Former Oregon PeaceWorks Board Chair Dr. Andy Harris is in Sierra Leone on a medical mission of mercy. Here is his fascinating report on the work he’s doing.
Greetings from Kamakwie
We haven’t had Internet access for the past several days, as we are 180 miles into the bush and everything is hit or miss. The town has no electricity, no running water and no sewers.
It is remarkable to be back in this town after 44 years. Time and the Civil War (1991-2002) have been hard on the people of Sierra Leone and on the hospital compound here. The town has many burned out homes that sit as relics of the ferocious fighting. During the war the hospital was occupied by rebel forces for four years. Metal hospital beds were used to grill meat over open fires. Buildings were stripped of electric wires, which were sold for cash. Pumps and generators were destroyed. Open cooking fires were built indoors in many buildings on the grounds, destroying the floors and ceilings and blackening the walls. It is truly remarkable how much the locals have done to rehabilitate the buildings with very little funding.
Once the Cold War ended in 1990, churches in America saw Eastern Europe as the new frontier for Christian evangelism. They pulled people and resources out of Africa and directed them to countries like Ukraine, Romania and Moldova. Church mission directors say that they want churches and hospitals to be self-sufficient. That may work for churches, but no hospitals anywhere in the world are self-sustaining on the money that patients are able pay out-of-pocket. Think of the expense of running in Oregon: medications & IVs, lab facilities, staff, etc. The biggest expense here is diesel for the generator because most of Sierra Leone outside of Freetown has no electricity. The hospital is sadly dilapidated – no one is here to do maintenance anymore — and most equipment, e.g. the X-ray machine, is non-functional. The same surgical autoclave that was barely functional in the 1960s is still in use today.
Rare African nations, like Ghana, have had enough infrastructure and income from oil and diamonds that they have prospered, but the vast majority of African states has languished with stagnant economies, corrupt governments and minimal health care and education. In Sierra Leone, the civil war drove all foreigners — except the mercenaries — out of the country and closed NGO offices. The result is that, of all the world’s 192 countries, Sierra Leone is #1 in maternal and infant mortality. This is not really the third world – it is more like the fifth world, neglected and forsaken by all but God. While much of the world has moved forward in the past half century, Sierra Leone has sadly slid backwards.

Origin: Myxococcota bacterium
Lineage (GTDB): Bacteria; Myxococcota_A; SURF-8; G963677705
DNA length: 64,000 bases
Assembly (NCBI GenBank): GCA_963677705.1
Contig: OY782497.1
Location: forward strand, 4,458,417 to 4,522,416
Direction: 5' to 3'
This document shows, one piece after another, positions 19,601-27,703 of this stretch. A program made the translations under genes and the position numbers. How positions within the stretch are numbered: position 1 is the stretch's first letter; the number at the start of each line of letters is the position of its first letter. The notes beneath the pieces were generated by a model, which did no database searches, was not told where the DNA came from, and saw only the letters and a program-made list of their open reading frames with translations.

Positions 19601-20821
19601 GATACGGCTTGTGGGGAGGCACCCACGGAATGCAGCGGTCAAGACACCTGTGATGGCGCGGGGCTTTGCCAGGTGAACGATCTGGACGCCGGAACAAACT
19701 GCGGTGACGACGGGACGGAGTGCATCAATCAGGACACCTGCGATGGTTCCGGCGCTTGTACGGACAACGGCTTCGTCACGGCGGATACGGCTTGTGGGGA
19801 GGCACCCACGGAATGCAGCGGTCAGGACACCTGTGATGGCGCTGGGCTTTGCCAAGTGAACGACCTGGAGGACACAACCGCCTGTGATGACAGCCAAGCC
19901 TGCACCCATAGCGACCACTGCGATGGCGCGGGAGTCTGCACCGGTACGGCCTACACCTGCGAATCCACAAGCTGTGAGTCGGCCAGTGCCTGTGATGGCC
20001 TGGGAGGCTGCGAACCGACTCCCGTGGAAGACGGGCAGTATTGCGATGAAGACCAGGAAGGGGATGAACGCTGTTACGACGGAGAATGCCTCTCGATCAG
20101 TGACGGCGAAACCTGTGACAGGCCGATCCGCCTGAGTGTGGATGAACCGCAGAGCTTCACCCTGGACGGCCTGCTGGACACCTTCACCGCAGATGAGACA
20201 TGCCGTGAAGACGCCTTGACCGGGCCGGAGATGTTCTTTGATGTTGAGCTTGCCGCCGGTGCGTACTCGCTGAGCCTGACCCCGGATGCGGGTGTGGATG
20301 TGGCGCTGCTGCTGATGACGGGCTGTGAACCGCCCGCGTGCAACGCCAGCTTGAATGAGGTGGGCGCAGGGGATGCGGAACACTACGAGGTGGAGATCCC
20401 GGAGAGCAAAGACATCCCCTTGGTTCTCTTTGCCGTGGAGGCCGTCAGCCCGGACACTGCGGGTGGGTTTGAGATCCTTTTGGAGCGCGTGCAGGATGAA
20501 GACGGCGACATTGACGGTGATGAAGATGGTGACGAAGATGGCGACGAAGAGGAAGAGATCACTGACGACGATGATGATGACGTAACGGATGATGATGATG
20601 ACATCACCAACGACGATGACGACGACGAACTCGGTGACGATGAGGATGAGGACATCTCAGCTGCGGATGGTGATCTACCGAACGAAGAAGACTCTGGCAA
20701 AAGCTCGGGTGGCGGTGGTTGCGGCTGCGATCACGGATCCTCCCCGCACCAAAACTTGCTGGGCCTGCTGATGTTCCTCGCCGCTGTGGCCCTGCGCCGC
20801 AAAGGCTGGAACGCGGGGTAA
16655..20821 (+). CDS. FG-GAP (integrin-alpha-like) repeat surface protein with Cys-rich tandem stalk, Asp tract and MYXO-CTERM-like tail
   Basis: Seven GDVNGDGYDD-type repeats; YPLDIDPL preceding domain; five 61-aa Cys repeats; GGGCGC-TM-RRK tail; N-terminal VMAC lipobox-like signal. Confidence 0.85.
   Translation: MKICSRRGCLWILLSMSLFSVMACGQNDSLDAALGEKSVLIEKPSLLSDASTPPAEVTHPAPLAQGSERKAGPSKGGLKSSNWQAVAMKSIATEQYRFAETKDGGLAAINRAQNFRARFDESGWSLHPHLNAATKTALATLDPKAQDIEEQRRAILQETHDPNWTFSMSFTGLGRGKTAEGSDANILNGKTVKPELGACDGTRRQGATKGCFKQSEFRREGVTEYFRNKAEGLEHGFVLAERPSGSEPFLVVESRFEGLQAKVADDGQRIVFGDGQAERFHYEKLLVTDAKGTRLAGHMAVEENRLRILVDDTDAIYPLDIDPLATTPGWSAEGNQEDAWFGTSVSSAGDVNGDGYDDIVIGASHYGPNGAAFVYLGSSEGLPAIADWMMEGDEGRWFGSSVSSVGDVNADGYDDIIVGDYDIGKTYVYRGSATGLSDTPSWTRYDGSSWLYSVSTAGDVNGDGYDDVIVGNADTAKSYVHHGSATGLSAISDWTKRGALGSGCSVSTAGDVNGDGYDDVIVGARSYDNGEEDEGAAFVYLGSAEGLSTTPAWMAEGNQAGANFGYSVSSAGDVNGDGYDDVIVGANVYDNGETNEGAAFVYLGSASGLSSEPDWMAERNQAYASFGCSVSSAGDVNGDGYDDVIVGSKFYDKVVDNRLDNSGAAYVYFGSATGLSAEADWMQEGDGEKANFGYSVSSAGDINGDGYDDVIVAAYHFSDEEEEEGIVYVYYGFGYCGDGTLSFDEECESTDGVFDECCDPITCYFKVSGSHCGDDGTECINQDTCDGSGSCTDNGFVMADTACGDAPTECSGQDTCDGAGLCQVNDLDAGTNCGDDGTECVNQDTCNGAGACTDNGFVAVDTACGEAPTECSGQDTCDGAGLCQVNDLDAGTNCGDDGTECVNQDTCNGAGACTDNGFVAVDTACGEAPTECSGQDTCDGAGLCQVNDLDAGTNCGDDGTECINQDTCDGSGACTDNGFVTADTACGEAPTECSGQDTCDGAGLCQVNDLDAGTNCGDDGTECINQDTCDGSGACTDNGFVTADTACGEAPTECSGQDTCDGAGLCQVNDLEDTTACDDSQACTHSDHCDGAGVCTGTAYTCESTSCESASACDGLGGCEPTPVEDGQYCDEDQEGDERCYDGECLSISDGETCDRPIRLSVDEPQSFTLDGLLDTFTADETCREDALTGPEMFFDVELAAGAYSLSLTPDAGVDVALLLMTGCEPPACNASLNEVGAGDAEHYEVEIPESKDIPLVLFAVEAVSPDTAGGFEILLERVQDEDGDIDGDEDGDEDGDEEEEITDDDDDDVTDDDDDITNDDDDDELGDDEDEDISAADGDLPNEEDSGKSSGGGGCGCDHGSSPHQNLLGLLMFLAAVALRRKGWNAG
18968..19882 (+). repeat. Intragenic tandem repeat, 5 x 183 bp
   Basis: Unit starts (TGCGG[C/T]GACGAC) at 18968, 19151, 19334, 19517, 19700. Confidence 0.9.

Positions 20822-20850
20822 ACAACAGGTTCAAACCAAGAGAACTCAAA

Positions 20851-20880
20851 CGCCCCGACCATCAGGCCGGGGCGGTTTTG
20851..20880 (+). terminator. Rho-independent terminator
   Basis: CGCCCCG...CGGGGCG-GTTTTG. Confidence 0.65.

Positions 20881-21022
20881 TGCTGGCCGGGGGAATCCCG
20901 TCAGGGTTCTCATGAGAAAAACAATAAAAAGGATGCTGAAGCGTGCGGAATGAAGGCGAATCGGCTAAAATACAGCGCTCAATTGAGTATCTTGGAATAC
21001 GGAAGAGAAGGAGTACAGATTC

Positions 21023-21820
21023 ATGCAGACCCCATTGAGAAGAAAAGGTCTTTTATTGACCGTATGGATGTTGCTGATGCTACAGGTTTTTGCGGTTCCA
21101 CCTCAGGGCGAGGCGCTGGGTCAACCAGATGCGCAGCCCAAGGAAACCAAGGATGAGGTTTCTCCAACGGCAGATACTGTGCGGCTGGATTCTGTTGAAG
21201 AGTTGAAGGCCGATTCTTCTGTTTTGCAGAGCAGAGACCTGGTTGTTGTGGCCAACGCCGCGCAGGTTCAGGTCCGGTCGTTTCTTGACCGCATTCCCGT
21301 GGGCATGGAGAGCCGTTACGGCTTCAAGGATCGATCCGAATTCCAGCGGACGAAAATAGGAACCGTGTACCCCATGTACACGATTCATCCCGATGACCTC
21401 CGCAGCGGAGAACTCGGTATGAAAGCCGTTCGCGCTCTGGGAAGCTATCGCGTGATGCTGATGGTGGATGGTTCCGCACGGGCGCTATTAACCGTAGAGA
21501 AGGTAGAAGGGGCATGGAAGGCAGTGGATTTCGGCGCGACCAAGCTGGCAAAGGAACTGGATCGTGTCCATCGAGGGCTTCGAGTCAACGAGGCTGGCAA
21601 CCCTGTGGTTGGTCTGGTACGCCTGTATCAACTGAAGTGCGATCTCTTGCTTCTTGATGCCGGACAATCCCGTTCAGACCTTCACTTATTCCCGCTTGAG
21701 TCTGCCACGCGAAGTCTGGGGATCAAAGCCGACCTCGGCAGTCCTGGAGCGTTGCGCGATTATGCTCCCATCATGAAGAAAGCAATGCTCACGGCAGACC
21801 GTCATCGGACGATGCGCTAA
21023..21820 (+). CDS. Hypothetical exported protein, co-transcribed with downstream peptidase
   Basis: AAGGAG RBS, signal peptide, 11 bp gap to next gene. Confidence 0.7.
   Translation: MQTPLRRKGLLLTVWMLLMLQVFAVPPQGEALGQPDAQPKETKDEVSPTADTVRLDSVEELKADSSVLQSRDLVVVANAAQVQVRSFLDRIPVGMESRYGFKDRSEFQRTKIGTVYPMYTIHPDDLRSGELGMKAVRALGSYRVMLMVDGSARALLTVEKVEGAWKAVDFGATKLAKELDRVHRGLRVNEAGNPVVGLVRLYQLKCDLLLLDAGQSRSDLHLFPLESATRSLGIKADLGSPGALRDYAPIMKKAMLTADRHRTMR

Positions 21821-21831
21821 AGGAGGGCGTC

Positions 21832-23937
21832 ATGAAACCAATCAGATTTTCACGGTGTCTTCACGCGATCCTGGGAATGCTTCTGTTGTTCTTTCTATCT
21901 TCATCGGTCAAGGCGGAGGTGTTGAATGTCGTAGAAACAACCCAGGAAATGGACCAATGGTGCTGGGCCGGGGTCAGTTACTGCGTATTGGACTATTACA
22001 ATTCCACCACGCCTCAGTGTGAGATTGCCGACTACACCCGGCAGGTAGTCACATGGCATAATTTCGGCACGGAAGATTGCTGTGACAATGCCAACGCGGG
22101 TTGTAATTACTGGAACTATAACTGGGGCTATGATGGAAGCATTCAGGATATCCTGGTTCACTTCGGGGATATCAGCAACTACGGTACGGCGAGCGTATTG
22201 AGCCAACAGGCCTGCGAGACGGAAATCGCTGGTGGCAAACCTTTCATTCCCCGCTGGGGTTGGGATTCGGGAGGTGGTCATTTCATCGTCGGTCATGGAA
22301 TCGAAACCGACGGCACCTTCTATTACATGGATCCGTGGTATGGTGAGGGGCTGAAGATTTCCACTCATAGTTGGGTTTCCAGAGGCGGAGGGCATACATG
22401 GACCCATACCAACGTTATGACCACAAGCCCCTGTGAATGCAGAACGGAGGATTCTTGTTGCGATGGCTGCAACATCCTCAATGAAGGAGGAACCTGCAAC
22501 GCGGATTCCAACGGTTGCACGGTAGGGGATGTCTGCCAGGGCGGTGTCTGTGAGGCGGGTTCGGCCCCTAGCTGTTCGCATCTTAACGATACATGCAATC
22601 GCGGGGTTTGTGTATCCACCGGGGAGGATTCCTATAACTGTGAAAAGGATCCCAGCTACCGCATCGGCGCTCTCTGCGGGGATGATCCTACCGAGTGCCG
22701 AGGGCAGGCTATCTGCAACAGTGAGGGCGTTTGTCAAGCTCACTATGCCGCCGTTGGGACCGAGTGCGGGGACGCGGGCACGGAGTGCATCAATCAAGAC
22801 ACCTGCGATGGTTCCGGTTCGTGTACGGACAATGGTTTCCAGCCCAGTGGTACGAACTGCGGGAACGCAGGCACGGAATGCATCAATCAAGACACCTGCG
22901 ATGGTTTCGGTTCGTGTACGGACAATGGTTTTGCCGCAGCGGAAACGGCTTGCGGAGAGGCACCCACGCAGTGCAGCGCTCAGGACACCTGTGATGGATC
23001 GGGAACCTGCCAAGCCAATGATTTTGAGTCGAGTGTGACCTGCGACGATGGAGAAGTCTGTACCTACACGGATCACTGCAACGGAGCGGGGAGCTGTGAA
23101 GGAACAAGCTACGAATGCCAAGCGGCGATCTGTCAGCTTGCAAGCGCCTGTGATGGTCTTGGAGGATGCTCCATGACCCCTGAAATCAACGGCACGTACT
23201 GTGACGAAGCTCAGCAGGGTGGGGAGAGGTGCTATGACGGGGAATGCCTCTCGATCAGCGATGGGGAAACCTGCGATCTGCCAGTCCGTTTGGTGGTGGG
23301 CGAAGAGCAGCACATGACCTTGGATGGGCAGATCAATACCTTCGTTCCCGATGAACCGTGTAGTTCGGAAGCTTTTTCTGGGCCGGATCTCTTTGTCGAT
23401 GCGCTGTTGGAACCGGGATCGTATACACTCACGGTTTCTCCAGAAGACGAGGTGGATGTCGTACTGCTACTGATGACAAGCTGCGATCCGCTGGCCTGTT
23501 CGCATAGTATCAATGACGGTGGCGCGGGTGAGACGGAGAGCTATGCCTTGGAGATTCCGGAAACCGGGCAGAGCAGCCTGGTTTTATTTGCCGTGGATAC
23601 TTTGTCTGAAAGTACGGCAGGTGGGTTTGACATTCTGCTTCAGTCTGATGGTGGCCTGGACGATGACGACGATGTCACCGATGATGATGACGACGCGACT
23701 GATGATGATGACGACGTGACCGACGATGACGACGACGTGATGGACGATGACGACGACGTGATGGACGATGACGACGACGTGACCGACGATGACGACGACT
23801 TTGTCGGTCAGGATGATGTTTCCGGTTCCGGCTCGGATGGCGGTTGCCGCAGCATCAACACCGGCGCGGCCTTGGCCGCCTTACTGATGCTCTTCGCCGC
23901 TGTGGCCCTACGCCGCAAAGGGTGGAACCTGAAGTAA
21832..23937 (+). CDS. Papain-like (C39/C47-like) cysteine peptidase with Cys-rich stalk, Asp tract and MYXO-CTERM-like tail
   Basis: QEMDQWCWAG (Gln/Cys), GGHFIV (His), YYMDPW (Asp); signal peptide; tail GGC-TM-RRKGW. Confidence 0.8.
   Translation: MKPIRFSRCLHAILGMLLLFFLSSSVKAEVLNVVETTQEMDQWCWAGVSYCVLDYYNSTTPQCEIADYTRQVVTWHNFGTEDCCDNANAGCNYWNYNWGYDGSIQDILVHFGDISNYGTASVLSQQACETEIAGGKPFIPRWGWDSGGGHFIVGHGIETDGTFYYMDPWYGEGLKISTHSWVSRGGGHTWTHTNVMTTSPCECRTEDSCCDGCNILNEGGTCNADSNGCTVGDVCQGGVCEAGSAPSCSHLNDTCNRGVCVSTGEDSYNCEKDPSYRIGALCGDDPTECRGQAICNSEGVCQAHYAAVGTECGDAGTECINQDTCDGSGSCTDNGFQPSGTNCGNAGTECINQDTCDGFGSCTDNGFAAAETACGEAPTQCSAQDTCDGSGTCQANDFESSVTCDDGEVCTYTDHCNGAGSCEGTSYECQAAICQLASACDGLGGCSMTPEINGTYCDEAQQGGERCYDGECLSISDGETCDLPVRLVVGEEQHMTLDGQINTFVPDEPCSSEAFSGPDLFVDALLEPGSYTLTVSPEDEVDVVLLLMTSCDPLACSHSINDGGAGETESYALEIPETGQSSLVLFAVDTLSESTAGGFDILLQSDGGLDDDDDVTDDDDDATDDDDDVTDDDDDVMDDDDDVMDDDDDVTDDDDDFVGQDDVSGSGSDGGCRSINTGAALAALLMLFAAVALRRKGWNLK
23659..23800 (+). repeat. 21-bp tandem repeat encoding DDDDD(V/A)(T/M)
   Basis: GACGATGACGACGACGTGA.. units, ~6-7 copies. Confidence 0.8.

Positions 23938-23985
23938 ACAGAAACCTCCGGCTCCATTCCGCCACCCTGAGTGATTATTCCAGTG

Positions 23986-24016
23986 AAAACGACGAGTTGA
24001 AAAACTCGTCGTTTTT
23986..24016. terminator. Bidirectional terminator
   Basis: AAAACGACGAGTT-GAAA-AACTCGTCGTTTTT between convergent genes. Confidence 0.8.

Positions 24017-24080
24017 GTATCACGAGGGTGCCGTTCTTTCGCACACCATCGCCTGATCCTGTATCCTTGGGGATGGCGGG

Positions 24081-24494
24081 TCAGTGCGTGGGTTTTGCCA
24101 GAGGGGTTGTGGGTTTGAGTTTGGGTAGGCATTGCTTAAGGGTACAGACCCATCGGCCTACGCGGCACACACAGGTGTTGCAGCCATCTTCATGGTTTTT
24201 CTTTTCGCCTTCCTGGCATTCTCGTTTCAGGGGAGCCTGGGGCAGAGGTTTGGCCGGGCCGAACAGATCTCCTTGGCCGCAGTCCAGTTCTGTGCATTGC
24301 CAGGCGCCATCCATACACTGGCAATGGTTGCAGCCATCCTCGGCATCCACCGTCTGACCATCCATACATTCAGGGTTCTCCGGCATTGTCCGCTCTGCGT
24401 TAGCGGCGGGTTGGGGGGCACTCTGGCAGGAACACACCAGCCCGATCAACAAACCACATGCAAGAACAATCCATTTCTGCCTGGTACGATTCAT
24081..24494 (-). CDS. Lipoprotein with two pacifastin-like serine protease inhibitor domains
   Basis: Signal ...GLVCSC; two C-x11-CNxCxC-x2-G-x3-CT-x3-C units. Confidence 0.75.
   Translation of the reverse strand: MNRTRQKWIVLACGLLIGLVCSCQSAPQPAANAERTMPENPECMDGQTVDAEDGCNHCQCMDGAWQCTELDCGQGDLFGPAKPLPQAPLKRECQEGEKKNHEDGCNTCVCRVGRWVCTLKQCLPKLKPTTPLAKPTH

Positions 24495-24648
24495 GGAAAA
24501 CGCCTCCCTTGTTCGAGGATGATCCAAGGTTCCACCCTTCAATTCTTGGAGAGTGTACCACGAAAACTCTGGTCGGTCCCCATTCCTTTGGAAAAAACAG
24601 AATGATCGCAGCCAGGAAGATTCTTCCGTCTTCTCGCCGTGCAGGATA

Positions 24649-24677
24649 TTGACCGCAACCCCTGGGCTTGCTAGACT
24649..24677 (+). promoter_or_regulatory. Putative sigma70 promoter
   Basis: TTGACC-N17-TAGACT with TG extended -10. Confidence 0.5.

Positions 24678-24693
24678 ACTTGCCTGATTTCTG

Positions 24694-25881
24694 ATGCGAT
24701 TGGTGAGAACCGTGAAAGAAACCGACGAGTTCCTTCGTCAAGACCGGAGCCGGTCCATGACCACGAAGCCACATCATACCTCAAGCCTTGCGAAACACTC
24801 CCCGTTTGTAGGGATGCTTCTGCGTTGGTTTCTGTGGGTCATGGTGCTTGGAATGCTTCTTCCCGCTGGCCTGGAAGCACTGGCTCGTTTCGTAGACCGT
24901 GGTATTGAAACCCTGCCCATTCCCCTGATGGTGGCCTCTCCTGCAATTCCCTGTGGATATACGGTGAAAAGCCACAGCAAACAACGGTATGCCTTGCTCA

Serving the People
It is a privilege to be able to serve the people of Sierra Leone. They are a wonderfully warm-hearted, friendly people and far more patient than Americans. I have been able to help many patients by diagnosing and treating their eye problems. Fortunately, I brought crates of medications, and they are getting into the hands of those who can benefit. The heartbreak is the patients who think I can perform miracles on eyes that have old injuries or scarring from previous infections. One father cried his heart out when I was unable to help his 10 year-old son with an eye that had been severely traumatized.
We have no general anesthesia here at the hospital. The only option for abdominal surgery is IV ketamine anesthesia, and this is what we used for a bowel obstruction in a 3-month-old that I scrubbed in on last evening. I tried doing eye muscle surgery today under the same anesthetic, but the patient was not able to hold still, and I had to abort the case. A real shame, as he is a good looking 20 year-old male with one eye that very noticeably turns out. I assisted with a C-section this morning under a spinal block. Tomorrow I’ll assist on the amputation of a severely injured and gangrenous arm.
I’m working with a husband/wife medical team, Tom & Karen Asher, and a fourth year medical student, Loren, as well as a number of competent Sierra Leonean community health officers [CHOs], who are like PAs, and nurses. My health is fine, and I even got in a little run this morning at daybreak. Please keep us all and the patients in your prayers. Φ
Dr. Andy Harris is a retired Salem, Oregon ophthalmologist. In addition to his Oregon PeaceWorks connection, he served a term as national president of Physicians for Social Responsibility. He is currently leading the effort to establish a “world medicine” department at Oregon Health Sciences University, where physicians will be trained to offer the kind of emergency medical assistance he is currently providing in Sierra Leone. Harris believes more and more of this expertise will be needed as climate change and resource wars lead to more human disasters.